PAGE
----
Earlier this week, Queensland Deputy Premier Steven Miles was excited by the latest interstate migration data from the ABS, as reported by the Brisbane Times:
Queensland’s acting Premier has pointed to migration data showing a surge in new residents as an endorsement of the state’s pandemic response…
Interstate migration data, released by the Australian Bureau of Statistics this week, revealed Queensland gained the most new residents during the September quarter while NSW and Victoria went backwards.
I have previously speculated that the pandemic would prompt many people in southern states to contemplate a change of lifestyle and a move to Queensland. And there have been plenty of anecdotes from real estate agents about prospective buyers from southern states inquiring about Queensland properties, particularly on the Sunshine and Gold Coasts. Are we already seeing a pick up in interstate migration to Queensland in the data up to the end of September 2020? Let’s have a closer look at the data published by the ABS earlier this week (chart below).*
Net interstate migration to Queensland was over 7,200 people in September quarter 2020 compared with around 5,500 people in September quarter 2019, a 32% increase through-the-year, so the Deputy Premier is on solid ground referring to a surge. Notice how net interstate migration has been on an upward trend since 2015, but still has not reached the levels of the early 2000s, or the late eighties or early nineties.
Net interstate migration to a state is equal to interstate arrivals to the state less interstate departures from the state. It can be positive, if arrivals exceed departures, or negative if the opposite occurs. Let’s break down the net interstate migration figures into arrivals and departures to have a closer look at what’s going on in the recent data (see chart below).
In September quarter 2020, interstate arrivals to Queensland were around 22,300 and were lower than arrivals in September quarter 2019 of around 23,500 people. That’s to be expected given the suppressed level of economic activity and hiring during the pandemic and due to the difficulties in travelling during this time. Even though arrivals from interstate were lower, net interstate migration to Queensland was much higher in September quarter 2020 than in September 2019 because there was a big drop in people departing to other states from Queensland. Around 15,100 people moved from Queensland to other states and territories in September quarter 2020, down around 2,900 people from the September quarter 2019 level of around 18,000 people. So nearly 3,000 Queenslanders who may otherwise have moved to other states in September quarter, stayed in Queensland instead.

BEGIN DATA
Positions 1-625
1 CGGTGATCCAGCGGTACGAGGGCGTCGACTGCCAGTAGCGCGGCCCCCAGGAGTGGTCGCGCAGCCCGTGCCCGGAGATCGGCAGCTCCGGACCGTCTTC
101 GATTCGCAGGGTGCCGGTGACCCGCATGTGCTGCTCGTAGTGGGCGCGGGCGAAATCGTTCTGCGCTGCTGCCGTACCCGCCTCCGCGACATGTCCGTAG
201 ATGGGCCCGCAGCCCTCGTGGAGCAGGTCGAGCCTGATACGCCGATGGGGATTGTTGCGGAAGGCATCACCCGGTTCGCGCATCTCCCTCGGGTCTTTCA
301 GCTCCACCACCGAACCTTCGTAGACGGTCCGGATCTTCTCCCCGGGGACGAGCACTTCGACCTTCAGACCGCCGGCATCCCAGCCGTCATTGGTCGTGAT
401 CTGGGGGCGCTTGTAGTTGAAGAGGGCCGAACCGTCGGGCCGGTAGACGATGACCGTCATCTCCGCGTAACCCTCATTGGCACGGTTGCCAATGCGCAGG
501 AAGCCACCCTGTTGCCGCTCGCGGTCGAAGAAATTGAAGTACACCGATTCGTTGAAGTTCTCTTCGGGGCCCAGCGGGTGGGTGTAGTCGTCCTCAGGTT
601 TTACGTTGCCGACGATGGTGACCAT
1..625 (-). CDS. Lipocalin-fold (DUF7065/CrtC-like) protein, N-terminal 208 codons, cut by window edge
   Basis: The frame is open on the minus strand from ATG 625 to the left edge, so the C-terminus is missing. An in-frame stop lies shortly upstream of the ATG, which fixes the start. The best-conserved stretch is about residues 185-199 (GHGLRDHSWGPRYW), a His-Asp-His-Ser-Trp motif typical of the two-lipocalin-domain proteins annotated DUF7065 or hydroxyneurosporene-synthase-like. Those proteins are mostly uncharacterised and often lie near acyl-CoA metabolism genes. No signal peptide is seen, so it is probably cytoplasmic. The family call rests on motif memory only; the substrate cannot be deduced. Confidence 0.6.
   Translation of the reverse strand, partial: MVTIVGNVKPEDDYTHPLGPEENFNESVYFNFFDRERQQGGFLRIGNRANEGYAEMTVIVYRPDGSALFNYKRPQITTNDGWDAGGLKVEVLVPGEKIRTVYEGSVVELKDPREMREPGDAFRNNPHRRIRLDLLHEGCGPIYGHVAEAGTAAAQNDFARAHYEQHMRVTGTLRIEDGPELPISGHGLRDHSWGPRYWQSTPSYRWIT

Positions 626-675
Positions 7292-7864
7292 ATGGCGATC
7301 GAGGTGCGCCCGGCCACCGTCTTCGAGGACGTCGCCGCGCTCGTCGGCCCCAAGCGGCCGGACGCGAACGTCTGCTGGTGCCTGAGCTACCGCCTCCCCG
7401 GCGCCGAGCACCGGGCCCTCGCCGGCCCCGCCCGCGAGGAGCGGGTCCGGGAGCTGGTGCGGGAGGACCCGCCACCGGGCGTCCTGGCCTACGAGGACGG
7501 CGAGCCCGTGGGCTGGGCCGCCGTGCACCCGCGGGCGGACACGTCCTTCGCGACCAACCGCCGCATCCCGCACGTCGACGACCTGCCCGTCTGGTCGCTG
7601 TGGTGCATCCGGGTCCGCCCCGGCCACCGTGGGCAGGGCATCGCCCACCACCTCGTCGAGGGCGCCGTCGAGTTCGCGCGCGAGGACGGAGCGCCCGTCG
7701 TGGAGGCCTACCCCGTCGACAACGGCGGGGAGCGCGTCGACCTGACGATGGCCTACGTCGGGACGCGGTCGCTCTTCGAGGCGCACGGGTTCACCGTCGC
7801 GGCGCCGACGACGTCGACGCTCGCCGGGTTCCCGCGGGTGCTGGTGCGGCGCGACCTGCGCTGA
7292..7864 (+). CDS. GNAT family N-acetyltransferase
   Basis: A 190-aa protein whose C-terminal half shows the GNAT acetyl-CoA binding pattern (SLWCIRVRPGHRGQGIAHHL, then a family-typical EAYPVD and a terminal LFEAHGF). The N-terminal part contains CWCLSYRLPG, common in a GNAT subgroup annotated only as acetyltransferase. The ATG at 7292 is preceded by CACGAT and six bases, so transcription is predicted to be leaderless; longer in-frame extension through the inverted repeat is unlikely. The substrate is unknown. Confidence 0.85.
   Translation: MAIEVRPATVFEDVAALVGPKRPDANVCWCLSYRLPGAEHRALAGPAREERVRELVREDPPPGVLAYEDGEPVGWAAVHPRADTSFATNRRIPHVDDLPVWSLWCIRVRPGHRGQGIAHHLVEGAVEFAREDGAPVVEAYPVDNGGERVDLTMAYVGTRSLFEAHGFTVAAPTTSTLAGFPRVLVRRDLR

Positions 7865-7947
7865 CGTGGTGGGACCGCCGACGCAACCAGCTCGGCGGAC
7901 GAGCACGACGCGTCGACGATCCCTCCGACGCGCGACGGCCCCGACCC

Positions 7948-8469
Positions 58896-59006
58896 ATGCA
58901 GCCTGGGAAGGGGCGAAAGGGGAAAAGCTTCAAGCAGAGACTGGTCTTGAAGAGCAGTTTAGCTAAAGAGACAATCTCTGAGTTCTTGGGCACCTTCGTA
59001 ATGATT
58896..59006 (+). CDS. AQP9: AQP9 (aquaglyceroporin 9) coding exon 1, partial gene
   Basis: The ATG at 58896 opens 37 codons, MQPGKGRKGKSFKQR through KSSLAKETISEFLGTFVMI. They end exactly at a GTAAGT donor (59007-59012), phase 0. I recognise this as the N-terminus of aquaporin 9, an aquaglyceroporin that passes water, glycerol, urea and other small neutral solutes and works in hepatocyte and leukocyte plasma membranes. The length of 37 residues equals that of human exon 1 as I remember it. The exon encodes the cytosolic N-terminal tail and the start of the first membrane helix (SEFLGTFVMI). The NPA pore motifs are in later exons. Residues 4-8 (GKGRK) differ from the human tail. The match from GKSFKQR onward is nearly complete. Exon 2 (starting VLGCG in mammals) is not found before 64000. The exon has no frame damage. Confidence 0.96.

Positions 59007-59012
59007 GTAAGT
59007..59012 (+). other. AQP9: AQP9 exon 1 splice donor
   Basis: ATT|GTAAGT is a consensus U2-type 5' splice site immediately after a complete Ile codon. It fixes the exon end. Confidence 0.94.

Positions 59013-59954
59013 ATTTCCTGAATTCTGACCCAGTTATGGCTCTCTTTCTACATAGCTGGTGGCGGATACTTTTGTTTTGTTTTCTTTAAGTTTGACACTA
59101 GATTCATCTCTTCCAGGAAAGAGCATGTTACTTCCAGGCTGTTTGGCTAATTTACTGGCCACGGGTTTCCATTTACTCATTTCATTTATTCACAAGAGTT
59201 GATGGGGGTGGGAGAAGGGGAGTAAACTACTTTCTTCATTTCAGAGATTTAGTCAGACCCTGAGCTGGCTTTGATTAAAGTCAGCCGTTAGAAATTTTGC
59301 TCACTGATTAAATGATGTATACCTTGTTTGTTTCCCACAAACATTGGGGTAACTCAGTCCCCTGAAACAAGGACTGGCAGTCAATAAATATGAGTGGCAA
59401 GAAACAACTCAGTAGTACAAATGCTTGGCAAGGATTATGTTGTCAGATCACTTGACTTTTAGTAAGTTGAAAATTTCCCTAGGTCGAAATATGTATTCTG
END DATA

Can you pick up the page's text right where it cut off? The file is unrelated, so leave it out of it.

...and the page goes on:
Notice how arrivals to Victoria have dropped substantially through-the-year (13,400 in September quarter 2020 vs 19,200 in September quarter 2019), but departures from the state have stayed similar to the level in September 2019, at around 17,100 people. So net interstate migration to Victoria turned around from a positive figure of 2,030 people in September quarter 2019 to a negative figure of -3,749 in September quarter 2020. In NSW, interstate departures declined more than interstate arrivals, so net interstate migration was around -4,100 in September quarter 2020 compared with around -4,600 in September quarter 2019, meaning NSW actually lost fewer people in the September quarter in 2020 than in 2019.
If we look at the ABS’s estimates of net interstate migration flows between specific states, we see that the major contributor to the surge in net interstate migration to Queensland in September quarter 2020 was the big increase in the loss of people from Victoria to Queensland (see chart below). In September quarter 2019, Queensland gained 772 people from Victoria, but in September quarter 2020 we gained 2,362 people from Victoria. The net gain from NSW increased, too, but not by as much as it did for Victoria. In September quarter 2019, Queensland gained 3,714 people from NSW, and in September quarter 2020 we gained 4,027 people from NSW.
*Note there is a seasonal pattern in the data, which have not been seasonally adjusted by the ABS, and hence September quarter 2020 data will be compared with data for September quarter 2019.
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Hi Gene, I expected this with the over the top draconian rules initially imposed on victorians. Then with successive lockdowns. I am seeing evidence of this migration at Airlie Beach with rental properties. Rents moving up and a vacancies filled well before the existing tenants move out. Whilst domestic tourism has picked up it is not enough to account for loss of OS visitors but more people are moving there. Interesting when all the stimulus ends if they will have jobs.
Thanks Russell. Yes, I’m concerned about what happens when JobKeeper ends, too.
Interesting Gene, if Steven Miles thinks this is an endorsement of the Qld Govt policies he is delusional. Many in the mining industry have had to return to Qld as they couldn’t FIFO from southern states anymore, NT has also had a similar result. It’s not just mining but many other industries and professionals have had no choice but to move to Qld for the duration of Covid19. This is why places like Townsville, Mackay and Darwin have had a better year than they normally would have, but this will be a temporary thing and once borders open with more confidence many will return to southern states and resume their FIFO life.
Thanks Glen. Very good point about FIFO workers having to come back to live in Qld.